New Study Found Ocean Acidification May Be Impacting Coral Reefs in the Florida Keys
UM researchers say the reefs are dissolving sooner than previously thought
May 01, 2016
MIAMI—In a new study, University of Miami (UM) Rosenstiel School of Marine and Atmospheric Science researchers found that the limestone that forms the foundation of coral reefs along the Florida Reef Tract is dissolving during the fall and winter months on many reefs in the Florida Keys. The research showed that the upper Florida Keys were the most impacted by the annual loss of reef.
Each year the oceans absorb CO2 from the atmosphere and become more acidic, a process called ocean acidification. Projections, based largely on laboratory studies, led scientists to predict that ocean pH would not fall low enough to cause reefs to start dissolving until 2050-2060.
For two years, the researchers collected water samples along the 200-kilometer (124-mile) stretch of the Florida Reef Tract north of Biscayne National Park to the Looe Key National Marine Sanctuary. The data provide a snapshot on the health of the reefs, and establish a baseline from which future changes can be judged.
The results showed that reef dissolution is a significant problem on reefs in the upper Keys with the loss of limestone exceeding the amount the corals are able to produce on an annual basis. As a result these reefs are expected to begin wasting away leaving less habitat for commercial and recreationally important fish species. Florida Keys’ reefs have an estimated asset value of $7.6 billion.
In the natural scheme of things in the spring and summer months, environmental conditions in the ocean, such as water temperature, light and seagrass growth, are favorable for the growth of coral limestone. While, during the fall and winter, low light and temperature conditions along with the annual decomposition of seagrass, result in a slowing, or small-scale loss of reef growth.
However, as atmospheric CO2 is absorbed by seawater, ocean pH declines. The result is that the natural summer growth cycle of coral is no longer large enough to offset the effects of dissolution from ocean acidification.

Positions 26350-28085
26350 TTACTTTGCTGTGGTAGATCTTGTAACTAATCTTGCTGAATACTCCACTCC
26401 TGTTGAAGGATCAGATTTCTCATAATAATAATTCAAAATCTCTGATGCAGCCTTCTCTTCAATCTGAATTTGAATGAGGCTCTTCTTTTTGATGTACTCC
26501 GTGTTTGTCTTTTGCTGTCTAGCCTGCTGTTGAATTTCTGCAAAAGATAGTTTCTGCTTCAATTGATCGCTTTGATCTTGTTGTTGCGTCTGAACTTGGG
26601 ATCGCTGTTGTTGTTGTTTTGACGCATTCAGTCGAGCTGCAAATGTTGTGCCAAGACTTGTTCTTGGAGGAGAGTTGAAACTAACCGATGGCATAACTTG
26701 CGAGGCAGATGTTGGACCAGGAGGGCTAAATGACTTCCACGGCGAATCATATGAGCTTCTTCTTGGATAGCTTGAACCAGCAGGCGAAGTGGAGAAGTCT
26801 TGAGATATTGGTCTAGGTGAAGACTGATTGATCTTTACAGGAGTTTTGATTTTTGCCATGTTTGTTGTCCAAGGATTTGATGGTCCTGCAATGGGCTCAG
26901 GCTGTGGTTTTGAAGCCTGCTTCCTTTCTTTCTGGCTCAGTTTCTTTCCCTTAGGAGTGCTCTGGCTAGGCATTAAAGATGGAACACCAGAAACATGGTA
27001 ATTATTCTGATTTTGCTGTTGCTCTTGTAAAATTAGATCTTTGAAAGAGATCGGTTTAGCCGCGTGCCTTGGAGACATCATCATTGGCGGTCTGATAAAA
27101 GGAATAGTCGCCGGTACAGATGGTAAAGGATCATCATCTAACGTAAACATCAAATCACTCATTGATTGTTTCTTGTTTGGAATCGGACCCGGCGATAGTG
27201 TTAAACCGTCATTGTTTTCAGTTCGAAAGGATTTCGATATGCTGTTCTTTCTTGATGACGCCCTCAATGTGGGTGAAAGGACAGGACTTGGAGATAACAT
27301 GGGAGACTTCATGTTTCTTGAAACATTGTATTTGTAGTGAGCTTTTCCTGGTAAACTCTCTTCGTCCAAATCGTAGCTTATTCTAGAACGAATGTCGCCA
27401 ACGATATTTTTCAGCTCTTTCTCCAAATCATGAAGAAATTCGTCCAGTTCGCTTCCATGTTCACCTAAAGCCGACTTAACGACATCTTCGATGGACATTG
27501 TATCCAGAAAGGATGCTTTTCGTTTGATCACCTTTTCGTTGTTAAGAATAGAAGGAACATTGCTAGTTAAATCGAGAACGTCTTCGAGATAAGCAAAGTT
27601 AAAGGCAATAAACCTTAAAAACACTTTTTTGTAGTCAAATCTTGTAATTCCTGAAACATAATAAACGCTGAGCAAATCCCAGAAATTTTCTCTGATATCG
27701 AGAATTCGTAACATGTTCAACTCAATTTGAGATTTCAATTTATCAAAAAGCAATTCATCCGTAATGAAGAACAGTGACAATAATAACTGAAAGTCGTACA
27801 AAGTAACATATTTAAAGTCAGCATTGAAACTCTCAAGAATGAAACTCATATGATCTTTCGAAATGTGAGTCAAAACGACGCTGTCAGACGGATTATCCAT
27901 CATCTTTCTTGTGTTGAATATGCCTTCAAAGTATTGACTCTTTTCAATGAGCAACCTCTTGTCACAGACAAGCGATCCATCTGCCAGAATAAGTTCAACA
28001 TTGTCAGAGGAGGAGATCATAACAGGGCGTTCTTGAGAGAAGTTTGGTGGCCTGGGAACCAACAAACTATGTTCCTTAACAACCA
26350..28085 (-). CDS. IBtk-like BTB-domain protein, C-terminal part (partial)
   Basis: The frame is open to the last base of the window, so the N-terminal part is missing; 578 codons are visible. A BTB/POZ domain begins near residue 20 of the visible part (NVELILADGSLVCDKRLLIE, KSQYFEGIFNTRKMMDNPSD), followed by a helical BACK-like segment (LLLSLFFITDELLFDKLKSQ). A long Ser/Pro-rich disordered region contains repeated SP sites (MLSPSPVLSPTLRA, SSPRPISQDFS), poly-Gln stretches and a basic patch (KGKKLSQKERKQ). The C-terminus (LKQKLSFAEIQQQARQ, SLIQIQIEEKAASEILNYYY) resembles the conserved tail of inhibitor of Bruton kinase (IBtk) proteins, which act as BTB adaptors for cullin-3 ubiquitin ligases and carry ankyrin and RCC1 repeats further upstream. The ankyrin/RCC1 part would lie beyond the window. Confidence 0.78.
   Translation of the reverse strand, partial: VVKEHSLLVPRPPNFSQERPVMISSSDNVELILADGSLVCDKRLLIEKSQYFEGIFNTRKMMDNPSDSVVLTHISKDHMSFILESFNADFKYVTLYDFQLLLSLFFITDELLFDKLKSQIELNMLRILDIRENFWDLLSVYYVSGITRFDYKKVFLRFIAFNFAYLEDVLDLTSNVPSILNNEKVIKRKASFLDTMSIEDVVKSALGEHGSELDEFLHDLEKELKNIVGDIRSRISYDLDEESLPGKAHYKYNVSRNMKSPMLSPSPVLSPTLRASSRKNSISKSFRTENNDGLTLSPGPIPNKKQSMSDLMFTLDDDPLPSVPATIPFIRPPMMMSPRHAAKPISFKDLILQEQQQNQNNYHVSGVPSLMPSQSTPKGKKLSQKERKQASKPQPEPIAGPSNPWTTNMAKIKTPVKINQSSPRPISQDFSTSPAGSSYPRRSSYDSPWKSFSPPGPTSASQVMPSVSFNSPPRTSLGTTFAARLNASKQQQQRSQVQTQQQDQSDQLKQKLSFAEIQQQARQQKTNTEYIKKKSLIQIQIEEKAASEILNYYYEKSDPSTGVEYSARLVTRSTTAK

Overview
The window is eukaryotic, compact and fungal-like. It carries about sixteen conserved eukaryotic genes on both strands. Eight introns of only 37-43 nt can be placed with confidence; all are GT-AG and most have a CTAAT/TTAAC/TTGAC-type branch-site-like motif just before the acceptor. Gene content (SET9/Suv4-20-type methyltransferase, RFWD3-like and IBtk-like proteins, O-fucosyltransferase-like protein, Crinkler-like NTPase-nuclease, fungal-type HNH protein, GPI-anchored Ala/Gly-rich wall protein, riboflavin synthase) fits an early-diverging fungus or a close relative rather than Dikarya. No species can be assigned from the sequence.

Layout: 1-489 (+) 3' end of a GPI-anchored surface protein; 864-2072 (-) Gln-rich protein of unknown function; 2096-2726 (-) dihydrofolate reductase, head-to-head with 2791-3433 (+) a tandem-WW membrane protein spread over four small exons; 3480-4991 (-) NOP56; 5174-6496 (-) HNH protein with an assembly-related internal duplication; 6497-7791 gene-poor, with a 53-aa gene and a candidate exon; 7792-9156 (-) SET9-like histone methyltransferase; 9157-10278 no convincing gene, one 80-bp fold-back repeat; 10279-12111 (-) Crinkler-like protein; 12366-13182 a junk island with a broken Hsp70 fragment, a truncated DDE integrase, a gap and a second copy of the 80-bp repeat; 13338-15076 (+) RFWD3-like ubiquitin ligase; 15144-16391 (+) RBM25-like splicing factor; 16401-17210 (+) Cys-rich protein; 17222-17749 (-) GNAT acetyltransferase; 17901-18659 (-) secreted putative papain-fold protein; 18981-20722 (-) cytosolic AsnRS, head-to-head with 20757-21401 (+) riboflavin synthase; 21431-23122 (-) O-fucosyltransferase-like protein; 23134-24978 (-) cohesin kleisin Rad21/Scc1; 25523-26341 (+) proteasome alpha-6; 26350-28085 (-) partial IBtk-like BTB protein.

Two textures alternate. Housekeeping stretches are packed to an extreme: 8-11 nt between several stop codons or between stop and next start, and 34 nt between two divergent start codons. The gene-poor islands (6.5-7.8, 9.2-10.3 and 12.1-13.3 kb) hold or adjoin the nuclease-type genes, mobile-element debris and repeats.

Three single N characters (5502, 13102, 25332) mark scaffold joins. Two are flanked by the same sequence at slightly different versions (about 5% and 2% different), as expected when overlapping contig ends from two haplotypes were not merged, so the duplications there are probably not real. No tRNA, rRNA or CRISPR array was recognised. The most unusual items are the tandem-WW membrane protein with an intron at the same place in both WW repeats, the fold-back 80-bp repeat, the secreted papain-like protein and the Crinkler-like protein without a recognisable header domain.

“We don’t have as much time as we previously thought,” said Chris Langdon, UM Rosenstiel School professor of marine biology and ecology, and a senior author of the study. “The reefs are beginning to dissolve away.”
“This is one more reason why we need to get serious about reducing carbon dioxide emission sooner rather than later,” said Langdon.
The data for the study were collected in 2009-2010. The researchers suggest that a more recent analysis should be conducted to see how the reefs are faring today.
“The worst bleaching years on record in the Florida Keys were 2014-2015, so there’s a chance the reefs could be worse now,” said Langdon.
The study, titled “Dynamics of carbonate chemistry, production and calcification of the Florida Reef Tract (2009-2010): evidence for seasonal dissolution,” was published in the May 2 issue of the journal Global Biogeochemical Cycles. The co-authors include Langdon, UM Rosenstiel School alumnae Nancy Muehllehner and Alyson Venti, and David Kadko, now at Florida International University. National Science Foundation funded the study.
About the University of Miami’s Rosenstiel School
The University of Miami is one of the largest private research institutions in the southeastern United States. The University’s mission is to provide quality education, attract and retain outstanding students, support the faculty and their research, and build an endowment for University initiatives. Founded in the 1940’s, the Rosenstiel School of Marine & Atmospheric Science has grown into one of the world’s premier marine and atmospheric research institutions. Offering dynamic interdisciplinary academics, the Rosenstiel School is dedicated to helping communities to better understand the planet, participating in the establishment of environmental policies, and aiding in the improvement of society and quality of life. For more information, visit: www.rsmas.miami.edu.
Carysfort 2016 – The extensive thickets of staghorn corals are gone today replaced by a structure-less bottom littered with the decaying skeletons of staghorn coral. Credit: Chris Langdon, Ph.D.